Grit and Grace


Last night we saw the Glen Campbell Farewell Tour at the beautiful Merrill Auditorium in Portland, Maine.   The show was opened by two of his children who are part of a trio calling themselves Victoria Ghost.  The three of them, along with another son (the drummer) are also part of his band.  Amazing talented offspring.   If you were not aware that Glen was suffering from Alzheimer’s you might think he had had a little too much to drink. It made me sad thinking about how many times he may have humiliated himself and his family before the diagnosis, how many fans may have turned away, at least temporarily. With the help of teleprompters he remembered most of his lyrics. When he got stuck the audience would sing along or he would turn to one of his children.  He mentioned he was in Portland, Maine at the beginning but then kept giving shout outs to Portland, Oregon.  To be fair, I’ve seen other performers make mistakes like that, simple slips of the tongue that can be expected when you wake up in a different city every day.   I have to admit, before I saw him,  my cynical side was wondering exactly who this tour was for. If he was so far gone into his disease, how could it be for him? Would he even remember?  Were his handlers just trying to make a few more bucks off this legend while they could?  Seeing how his family cared for him on stage and how genuinely happy he was to be there dispelled all of that.  His kids and the rest of the band handled his gaffes with humor and grace. They gently brought him back to the moment.  He joked around about his memory, he teased his daughter and was wife who was off stage.  He just beamed with pride at all of them.   He sang all of the favorites; Galveston, Rhinestone Cowboy, By the Time I Get to Phoenix, Wichita Lineman, Gentle on my Mind and some I hadn’t heard in years like Where’s the Playground, Suzie?.   Two that were really powerful were True Grit (he claims he made John Wayne look so good he won him the Oscar!) and It’s Your Amazing Grace.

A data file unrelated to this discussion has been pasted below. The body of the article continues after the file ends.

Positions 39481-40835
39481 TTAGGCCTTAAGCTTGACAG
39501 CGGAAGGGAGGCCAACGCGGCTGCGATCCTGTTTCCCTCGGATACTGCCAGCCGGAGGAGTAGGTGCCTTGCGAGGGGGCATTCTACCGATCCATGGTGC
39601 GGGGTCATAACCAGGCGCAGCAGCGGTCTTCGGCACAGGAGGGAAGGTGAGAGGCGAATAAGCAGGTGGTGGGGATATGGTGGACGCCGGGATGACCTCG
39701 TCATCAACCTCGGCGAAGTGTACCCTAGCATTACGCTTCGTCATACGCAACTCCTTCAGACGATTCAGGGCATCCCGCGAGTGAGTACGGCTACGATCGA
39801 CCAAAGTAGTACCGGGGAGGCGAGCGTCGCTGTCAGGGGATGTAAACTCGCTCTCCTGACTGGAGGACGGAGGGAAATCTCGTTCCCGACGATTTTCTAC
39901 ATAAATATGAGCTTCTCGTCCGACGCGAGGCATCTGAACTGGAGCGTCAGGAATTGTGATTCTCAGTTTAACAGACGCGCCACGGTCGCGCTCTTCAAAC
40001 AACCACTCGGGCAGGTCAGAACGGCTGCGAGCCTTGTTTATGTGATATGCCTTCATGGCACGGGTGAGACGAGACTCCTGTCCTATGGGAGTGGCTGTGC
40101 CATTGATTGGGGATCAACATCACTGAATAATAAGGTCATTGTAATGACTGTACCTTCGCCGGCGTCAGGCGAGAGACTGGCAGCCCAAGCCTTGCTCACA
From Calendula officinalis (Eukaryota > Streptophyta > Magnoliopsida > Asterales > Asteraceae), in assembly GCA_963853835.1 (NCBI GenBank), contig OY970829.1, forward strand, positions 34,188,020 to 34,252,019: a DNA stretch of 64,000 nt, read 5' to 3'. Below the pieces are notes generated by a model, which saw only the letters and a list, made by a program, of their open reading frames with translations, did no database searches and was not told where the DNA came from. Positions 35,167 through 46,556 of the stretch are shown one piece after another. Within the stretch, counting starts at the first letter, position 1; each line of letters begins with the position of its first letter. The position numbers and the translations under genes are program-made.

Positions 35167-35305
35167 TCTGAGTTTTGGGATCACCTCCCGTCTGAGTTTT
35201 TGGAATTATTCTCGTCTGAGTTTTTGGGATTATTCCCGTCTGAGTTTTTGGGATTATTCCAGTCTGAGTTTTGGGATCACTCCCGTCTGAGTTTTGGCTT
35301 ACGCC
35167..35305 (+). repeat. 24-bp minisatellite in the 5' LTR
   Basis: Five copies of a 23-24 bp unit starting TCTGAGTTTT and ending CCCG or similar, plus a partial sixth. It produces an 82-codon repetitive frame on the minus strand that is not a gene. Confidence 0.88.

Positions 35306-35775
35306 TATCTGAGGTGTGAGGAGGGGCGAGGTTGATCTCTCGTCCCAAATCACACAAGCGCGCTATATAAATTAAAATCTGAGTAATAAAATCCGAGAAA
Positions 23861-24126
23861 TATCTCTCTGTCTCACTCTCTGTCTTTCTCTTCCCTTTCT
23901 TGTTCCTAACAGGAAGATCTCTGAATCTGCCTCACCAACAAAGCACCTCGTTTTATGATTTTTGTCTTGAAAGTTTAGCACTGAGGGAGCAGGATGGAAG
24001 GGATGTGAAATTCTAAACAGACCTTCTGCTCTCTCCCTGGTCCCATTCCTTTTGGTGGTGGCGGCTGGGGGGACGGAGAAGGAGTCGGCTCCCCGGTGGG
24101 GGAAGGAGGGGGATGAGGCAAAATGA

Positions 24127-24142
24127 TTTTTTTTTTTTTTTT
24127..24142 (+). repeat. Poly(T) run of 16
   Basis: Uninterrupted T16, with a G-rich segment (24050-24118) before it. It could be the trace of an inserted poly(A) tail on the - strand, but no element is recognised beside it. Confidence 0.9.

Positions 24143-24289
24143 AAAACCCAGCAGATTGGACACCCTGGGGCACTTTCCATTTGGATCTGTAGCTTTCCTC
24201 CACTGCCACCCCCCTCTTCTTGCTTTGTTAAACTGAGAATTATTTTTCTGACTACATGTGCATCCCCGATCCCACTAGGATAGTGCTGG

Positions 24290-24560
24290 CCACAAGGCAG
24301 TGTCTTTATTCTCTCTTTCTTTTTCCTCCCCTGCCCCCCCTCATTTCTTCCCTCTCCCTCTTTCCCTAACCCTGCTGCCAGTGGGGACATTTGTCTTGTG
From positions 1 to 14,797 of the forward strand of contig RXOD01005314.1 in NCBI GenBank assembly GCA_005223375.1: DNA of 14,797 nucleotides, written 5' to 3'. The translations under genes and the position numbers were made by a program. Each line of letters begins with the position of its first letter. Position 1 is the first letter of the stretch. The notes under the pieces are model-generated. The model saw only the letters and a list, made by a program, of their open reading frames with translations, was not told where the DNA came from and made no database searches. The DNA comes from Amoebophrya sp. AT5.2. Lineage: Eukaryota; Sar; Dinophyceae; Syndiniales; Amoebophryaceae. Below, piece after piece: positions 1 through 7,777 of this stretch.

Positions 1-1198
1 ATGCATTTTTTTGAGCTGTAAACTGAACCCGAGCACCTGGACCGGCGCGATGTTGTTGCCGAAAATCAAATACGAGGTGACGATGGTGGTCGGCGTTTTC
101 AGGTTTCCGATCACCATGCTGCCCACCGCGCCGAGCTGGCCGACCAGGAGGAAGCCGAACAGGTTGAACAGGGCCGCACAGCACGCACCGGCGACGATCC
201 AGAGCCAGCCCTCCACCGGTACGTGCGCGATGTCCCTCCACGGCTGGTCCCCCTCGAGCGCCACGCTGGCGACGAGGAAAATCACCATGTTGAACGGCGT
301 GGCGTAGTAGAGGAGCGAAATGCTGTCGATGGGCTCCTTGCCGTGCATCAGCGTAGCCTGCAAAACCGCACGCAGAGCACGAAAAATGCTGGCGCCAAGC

True Grit

One day, little girl, the sadness will leave your face
As soon as you’ve won the fight to get justice done
Someday little girl you’ll wonder what life’s about
But other’s have known few battles are won alone
So, you’ll look around to find
Someone who’s kind, someone who is fearless like you
The pain of it will ease a bit When you find a man with true grit

One day you will rise and you won’t believe your eyes
You’ll wake up and see, A world that is fine and free
Though summer seems far away
You will find the sun one day

It’s Your Amazing Grace

Everything I have in this world
I give it to you
Everything I see in this world
I see it through you, oh yes I do

You’re all that’s in my heart
You’re all that’s in my head

You know I believe this
That your amazing grace
It’s your amazing grace
Yes it is

I hold my head in my hands and I cry
When I think of you
Amazing grace
Keeps us together

You’re all that’s in my heart
You’re all that’s in my head

You know I believe this
That your amazing grace
It’s your amazing grace
Yes it is

I hold my head in my hands and I cry
When I think of you
Amazing grace
Keeps us together

When I started this blog, the first thing I did was seek out blogs of other women going through breast cancer. There were many. And then I found blogs of caregivers, men with cancer, mothers blogging about their children with cancer, women with cancers that are largely ignored while they are constantly  bombarded with breast cancer awareness.  I cannot start my day until I check in and read what is happening in their lives, how they are doing with treatment or how life is beyond treatment.  They run the gamut from heart wrenching, funny, inspirational,  uplifting, sarcastic and cynical.  One thing they all have in common is true grit and grace and I’m so happy I’ve found them.

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